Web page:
Originally appeared at Veterans Today:
[ Assad has gotten out in front of the upcoming peace talks. Despite the ongoing process to negotiate moving foreign jihadis to Idlib province, to facilitate the evacuated areas to begin rebuilding and their residents returning, he is in no way planning to allow Idlib to be set up a Jihadi Disney World inside Syria. He has closed that door be stating that all of Syria must be “liberated”.
Assad has also skillfully slipped in a precondition that while his status is “open”, that any changes have to be constitutional ones, meaning that he will abide by a referendum vote on his status but not let a peace conference decide.
He is using the constitution for what it was meant for, and he has Russia’s consistent backing via its long declared opposition to all unconstitutional regimes changes.
This of course put him at eternal odds with the West and NATO, where regime change is something they feel is included in Western constitutions, in invisible ink.
And lastly, Assad has thrown out a major curve ball in stating that he will only be negotiating “everything” with opposition parties that have a grass roots basis among the Syrian, people. So that would seem to put groups like the Saudi rump group one, the High Negotiating Committee (HNC). out of the picture, when we all know they would only be participating anyway to disrupt the talks.
With this position Assad has refocused attention on the Western and Gulf State proxy terrorist coalition, and put it front and center as the major threat to a peace settlement, and in effect saying that he will not be negotiating with terrorists and their supporters.
This is a great way to start out the new year, and Assad will have a lot of worldwide grass roots allies to fight against the fake democracies involved in doing what the Nazi brass were hanged for at Nuremberg, “waging an offensive war”… Jim W. Dean ]
Originally appeared at PressTV:
Syria’s President Bashar al-Assad says the armed forces will fight until the liberation of “every inch” of the homeland from militant and extremist presence.
Assad made the remarks in a statement given to French media, the full version of which was published by the official Syrian Arab News Agency on Monday.
“Of course it’s our mission, according to the constitution and according to the laws, that we have to liberate every inch of the Syrian land,” he said.
Assad had been asked whether the country had any plans to liberate Raqqa from the Daesh Takfiri terror group, which has named the northern city as its so-called headquarters in the Arab country.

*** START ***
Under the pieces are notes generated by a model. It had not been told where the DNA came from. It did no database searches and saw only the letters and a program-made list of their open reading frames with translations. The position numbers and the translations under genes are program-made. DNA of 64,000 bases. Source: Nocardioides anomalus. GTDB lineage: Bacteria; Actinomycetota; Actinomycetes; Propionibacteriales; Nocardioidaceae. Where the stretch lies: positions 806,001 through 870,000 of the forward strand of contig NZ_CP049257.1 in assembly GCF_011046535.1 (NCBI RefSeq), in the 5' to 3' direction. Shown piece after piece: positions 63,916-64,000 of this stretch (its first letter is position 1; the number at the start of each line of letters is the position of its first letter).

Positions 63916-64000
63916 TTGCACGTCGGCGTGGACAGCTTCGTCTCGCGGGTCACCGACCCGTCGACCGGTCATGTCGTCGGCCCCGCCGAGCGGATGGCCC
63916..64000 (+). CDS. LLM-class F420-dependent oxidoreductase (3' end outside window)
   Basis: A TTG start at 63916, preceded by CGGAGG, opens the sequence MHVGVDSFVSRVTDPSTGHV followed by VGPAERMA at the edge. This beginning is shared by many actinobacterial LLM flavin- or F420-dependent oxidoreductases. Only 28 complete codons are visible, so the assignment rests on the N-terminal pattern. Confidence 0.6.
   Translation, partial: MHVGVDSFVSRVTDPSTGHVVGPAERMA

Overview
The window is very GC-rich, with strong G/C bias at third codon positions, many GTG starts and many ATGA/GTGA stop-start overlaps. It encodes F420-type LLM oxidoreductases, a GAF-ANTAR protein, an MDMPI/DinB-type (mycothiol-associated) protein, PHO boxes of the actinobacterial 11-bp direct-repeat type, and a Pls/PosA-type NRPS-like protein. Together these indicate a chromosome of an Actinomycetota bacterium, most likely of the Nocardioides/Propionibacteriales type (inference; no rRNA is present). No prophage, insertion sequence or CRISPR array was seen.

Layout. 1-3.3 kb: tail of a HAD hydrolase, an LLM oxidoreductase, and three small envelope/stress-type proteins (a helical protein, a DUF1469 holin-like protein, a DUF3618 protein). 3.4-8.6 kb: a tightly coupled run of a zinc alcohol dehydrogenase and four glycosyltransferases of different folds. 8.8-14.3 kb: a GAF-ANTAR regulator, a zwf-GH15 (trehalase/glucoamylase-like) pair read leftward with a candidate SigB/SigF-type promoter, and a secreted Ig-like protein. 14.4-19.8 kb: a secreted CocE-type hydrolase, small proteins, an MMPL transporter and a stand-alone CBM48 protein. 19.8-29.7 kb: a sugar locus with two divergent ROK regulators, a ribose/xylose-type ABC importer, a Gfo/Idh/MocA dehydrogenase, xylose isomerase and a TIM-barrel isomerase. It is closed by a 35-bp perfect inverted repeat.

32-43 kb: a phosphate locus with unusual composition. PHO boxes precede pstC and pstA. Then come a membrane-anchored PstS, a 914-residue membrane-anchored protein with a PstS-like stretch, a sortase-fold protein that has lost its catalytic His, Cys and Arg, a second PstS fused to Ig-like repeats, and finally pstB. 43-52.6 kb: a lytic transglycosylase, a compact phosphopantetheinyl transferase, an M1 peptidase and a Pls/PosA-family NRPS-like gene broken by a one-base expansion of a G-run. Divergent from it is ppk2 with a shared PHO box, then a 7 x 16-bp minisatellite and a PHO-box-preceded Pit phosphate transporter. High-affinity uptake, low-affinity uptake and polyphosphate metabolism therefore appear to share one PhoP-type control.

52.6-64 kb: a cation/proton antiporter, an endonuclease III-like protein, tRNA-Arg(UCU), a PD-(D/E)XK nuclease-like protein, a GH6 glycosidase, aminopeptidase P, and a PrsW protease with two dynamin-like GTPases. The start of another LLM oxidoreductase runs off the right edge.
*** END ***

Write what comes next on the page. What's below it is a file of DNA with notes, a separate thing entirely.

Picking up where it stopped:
“We do not consider that (retaking Aleppo from the militants) as a victory because victory will be when we have eliminated all the terrorists,” Assad said, adding however, that “it is a critical moment in this war because we are on the path to victory.”
‘Everything can be negotiated’
He also said that the Syrian delegation was prepared “to negotiate everything” in the upcoming talks with the opposition, which is to be held in the Kazakh capital of Astana with the mediation of Russia, Turkey and Iran.
Asked if the government was ready to discuss Assad’s position as president, he said “yes, but my position is linked to the constitution.”
“If they want to discuss this point, they must discuss the constitution,” he said.
The Syrian head of state also said any constitutional matter should be put to a referendum, adding that he would willingly step down if the results of a public referendum on his continued tenure obliged him to do so.
“The president is related to the ballot box. If they (the Syrian people) don’t need him, let’s go to the ballot box,” he said.
Late last year, the Syrian army managed to liberate the eastern sector of Aleppo, the country’s second-largest city, which had fallen to Takfiri groups back in 2012.
Government forces later secured the evacuation of remaining civilians and armed groups from the city under a ceasefire deal with the militant groups, brokered by Russia and Turkey. The Aleppo deal set the stage for a landmark all-Syria truce deal between Damascus and foreign-backed militant groups operating in the country.
The diplomatic achievements were made following high-level trilateral talks involving Russia, Iran and Turkey over the Syria crisis in Moscow. President Assad had earlier hailed the victory in Aleppo as “history in the making” and “a huge step” in bringing the war in Syria to an end.
‘Opposition should be genuine’
Assad, however, insisted that the opposition side attending the Astana talks had to have “grassroots in Syria, not Saudi one or French one or British one – it should be Syrian opposition to discuss the Syrian issues.”
The West, mainly the United States, and the Persian Gulf monarchies of Saudi Arabia and Qatar have been generously supporting the militants fighting against the Syrian government in the hope of ousting Assad. Tens of thousands of the militants are foreign nationals.